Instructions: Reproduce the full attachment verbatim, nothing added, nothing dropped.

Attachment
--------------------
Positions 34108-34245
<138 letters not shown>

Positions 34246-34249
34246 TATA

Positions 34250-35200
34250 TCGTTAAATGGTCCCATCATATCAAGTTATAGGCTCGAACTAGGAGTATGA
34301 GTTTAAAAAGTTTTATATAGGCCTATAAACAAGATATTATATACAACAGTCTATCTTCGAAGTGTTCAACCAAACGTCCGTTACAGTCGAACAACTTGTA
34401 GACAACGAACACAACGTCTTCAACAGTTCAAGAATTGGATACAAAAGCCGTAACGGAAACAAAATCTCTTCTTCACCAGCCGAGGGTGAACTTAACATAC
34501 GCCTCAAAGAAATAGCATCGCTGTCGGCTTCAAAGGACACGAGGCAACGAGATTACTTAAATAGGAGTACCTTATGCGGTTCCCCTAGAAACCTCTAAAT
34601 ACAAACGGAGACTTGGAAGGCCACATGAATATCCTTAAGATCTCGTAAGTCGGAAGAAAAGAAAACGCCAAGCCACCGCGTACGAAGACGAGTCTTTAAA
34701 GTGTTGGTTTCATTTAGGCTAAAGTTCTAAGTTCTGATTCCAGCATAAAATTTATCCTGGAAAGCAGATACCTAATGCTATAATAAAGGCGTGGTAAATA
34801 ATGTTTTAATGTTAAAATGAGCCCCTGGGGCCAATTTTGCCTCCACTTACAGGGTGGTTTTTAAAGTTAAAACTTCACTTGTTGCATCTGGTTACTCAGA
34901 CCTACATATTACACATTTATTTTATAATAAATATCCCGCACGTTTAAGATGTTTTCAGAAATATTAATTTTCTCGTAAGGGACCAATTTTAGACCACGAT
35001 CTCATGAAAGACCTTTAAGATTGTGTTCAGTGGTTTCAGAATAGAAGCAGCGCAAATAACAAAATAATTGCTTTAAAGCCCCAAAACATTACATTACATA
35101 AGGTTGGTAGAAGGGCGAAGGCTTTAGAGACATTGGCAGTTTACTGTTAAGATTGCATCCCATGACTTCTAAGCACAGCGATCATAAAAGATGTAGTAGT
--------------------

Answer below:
Positions 34108-34245
<138 letters not shown>

Positions 34246-34249
34246 TATA

Positions 34250-35200
34250 TCGTTAAATGGTCCCATCATATCAAGTTATAGGCTCGAACTAGGAGTATGA
34301 GTTTAAAAAGTTTTATATAGGCCTATAAACAAGATATTATATACAACAGTCTATCTTCGAAGTGTTCAACCAAACGTCCGTTACAGTCGAACAACTTGTA
34401 GACAACGAACACAACGTCTTCAACAGTTCAAGAATTGGATACAAAAGCCGTAACGGAAACAAAATCTCTTCTTCACCAGCCGAGGGTGAACTTAACATAC
34501 GCCTCAAAGAAATAGCATCGCTGTCGGCTTCAAAGGACACGAGGCAACGAGATTACTTAAATAGGAGTACCTTATGCGGTTCCCCTAGAAACCTCTAAAT
34601 ACAAACGGAGACTTGGAAGGCCACATGAATATCCTTAAGATCTCGTAAGTCGGAAGAAAAGAAAACGCCAAGCCACCGCGTACGAAGACGAGTCTTTAAA
34701 GTGTTGGTTTCATTTAGGCTAAAGTTCTAAGTTCTGATTCCAGCATAAAATTTATCCTGGAAAGCAGATACCTAATGCTATAATAAAGGCGTGGTAAATA
34801 ATGTTTTAATGTTAAAATGAGCCCCTGGGGCCAATTTTGCCTCCACTTACAGGGTGGTTTTTAAAGTTAAAACTTCACTTGTTGCATCTGGTTACTCAGA
34901 CCTACATATTACACATTTATTTTATAATAAATATCCCGCACGTTTAAGATGTTTTCAGAAATATTAATTTTCTCGTAAGGGACCAATTTTAGACCACGAT
35001 CTCATGAAAGACCTTTAAGATTGTGTTCAGTGGTTTCAGAATAGAAGCAGCGCAAATAACAAAATAATTGCTTTAAAGCCCCAAAACATTACATTACATA
35101 AGGTTGGTAGAAGGGCGAAGGCTTTAGAGACATTGGCAGTTTACTGTTAAGATTGCATCCCATGACTTCTAAGCACAGCGATCATAAAAGATGTAGTAGT